“Community-based human services organizations house, feed, and care for millions of children, adults and families across the country who require critical support,” said Susan N. Dreyfus, president and CEO of the Alliance for Strong Families and Communities. “They are essential employees in every community across the nation and critical to answering the need for vulnerable families, now more than ever. Many rely on Medicaid funding and carry little to no cash reserves, which means that their jobs and the mission services they support are in jeopardy. The provision of funds through emergency funding or small business loans is essential to their survival. Existing legislative proposals which place 500-employee caps will eliminate the majority of human services organizations from receiving these vital funds.”
“The COVID-19 pandemic is a public health emergency. The longer it goes on, the more it also becomes a housing emergency,” said Jonathan Reckford, CEO of Habitat for Humanity International, who also serves as chair of Leadership 18, an alliance of Chief Executive Officers responsible for leading some of the country’s largest and most well-respected charities, nonprofits, and faith-based organizations. “When this crisis subsides, nonprofit organizations like Habitat for Humanity will be a key part of building back the economy and aiding those most impacted. Congress’s support of these organizations now will allow us to be ready to serve.”
“Now, more than ever, we are depending on support from the federal government to assist thousands of Jewish agencies serving people of all backgrounds, including hospitals, nursing homes, community centers, family and children’s service agencies, and vocational training programs,” said Eric D. Fingerhut, president and CEO of The Jewish Federations of North America. “And, at the same time, we hope Washington will incentivize all Americans to make charitable contributions which are the lifeblood of our vital work.”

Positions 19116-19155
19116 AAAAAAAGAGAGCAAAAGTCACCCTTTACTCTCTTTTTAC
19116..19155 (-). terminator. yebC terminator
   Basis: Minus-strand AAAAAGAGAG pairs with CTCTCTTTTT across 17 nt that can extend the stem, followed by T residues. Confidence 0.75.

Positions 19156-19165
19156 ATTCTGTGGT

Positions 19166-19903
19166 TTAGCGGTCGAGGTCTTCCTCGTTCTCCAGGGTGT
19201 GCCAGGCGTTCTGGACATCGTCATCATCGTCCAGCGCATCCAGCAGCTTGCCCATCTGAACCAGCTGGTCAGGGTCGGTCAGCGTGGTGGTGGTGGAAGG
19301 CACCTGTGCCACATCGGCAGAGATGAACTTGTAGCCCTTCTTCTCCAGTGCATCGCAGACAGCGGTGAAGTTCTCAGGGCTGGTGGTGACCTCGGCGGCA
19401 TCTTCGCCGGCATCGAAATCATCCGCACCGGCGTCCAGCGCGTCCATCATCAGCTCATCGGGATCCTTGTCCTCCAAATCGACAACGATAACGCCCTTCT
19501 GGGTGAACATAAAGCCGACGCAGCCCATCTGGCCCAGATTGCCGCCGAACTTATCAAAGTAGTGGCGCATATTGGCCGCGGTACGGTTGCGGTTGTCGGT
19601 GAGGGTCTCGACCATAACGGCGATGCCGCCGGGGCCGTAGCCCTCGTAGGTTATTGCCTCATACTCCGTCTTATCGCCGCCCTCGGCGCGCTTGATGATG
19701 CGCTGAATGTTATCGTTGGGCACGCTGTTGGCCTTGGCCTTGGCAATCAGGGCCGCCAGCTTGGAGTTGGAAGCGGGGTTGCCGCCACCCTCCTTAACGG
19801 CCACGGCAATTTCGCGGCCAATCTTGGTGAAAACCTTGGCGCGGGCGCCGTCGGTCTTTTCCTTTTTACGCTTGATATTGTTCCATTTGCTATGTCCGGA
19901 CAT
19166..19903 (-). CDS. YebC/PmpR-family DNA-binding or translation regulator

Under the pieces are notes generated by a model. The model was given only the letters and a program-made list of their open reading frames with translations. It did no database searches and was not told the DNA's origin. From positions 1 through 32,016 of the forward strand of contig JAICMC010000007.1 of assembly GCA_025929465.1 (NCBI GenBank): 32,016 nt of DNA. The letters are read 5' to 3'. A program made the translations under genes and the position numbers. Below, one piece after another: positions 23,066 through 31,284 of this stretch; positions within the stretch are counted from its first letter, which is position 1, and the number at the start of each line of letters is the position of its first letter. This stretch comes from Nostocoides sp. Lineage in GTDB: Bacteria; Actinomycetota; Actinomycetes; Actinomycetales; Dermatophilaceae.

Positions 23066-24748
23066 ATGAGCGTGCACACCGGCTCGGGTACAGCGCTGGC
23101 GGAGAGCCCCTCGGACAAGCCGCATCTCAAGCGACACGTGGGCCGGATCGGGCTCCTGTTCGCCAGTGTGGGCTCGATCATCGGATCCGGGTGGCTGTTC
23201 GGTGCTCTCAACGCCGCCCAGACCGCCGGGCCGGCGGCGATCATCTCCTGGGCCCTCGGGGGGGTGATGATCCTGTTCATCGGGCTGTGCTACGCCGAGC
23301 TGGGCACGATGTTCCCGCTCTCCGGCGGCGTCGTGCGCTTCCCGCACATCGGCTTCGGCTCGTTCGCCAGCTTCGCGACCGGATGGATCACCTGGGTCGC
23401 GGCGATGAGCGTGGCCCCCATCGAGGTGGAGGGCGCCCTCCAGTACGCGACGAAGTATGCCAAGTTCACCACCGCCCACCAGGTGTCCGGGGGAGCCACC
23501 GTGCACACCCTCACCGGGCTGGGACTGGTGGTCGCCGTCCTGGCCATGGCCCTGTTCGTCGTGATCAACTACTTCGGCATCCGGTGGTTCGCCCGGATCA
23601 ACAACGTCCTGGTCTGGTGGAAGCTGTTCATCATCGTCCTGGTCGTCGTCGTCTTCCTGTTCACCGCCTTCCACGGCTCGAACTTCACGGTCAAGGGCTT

“Nonprofits are a vital part of American society. Every day, we feed, heal, shelter, educate, inspire, enlighten, and nurture people in communities across the country,” said Tim Delaney, president, and CEO of the National Council of Nonprofits. “We also employ 12.3 million Americans, which makes nonprofits the third largest workforce industry — larger than transportation, construction, and even manufacturing. Our communities rely on charitable organizations of all sizes — large, medium and small; all are — and all are essential to our economic and social well-being. We urgently need the relief that the bill from Reps. Moulton and Fitzpatrick would provide so we can continue doing what we do best: serving and improving our communities.”
“Nonprofits serve as frontline responders to national crises such as the coronavirus, providing resources and care to those facing profound disruption in their lives and communities, particularly the most disadvantaged among us,” said Nancy Brown, CEO of the American Heart Association. “The American Heart Association has proudly announced rapid-response scientific research investments to accelerate our understanding of the cardiovascular implications of the coronavirus, with the goal of quickly developing more effective treatments. We are grateful to Representatives Moulton and Fitzpatrick for introducing the Save the Organizations that Serve America Act, which provides critical relief for the nonprofit sector in response to the coronavirus pandemic to ensure charities across the country continue their vital work.”
Specifically, the SOS America Act would:
Expressly provide charitable nonprofits with $60B for any emergency funding proposals. The charitable sector needs an immediate infusion of $60 billion and a mechanism must be constructed for a rapid infusion of cash to those organizations serving immediate needs in communities facing lost and declining revenue due to the pandemic.
Create a robust universal charitable deduction. Improve the proposed above-the-line charitable deduction by significantly raising the cap and allowing all taxpayers to immediately claim the deduction on their 2019 taxes and beyond.
Once the CARES Act is enacted into law, Reps. Fitzpatrick and Moulton plan to amend the bill to ensure all nonprofits qualify for the newly created small business loans and remove the 500-employee caps. They will clarify that charitable nonprofits of all sizes are able to participate in the emergency SBA loan program and remove the cap on the number of employees.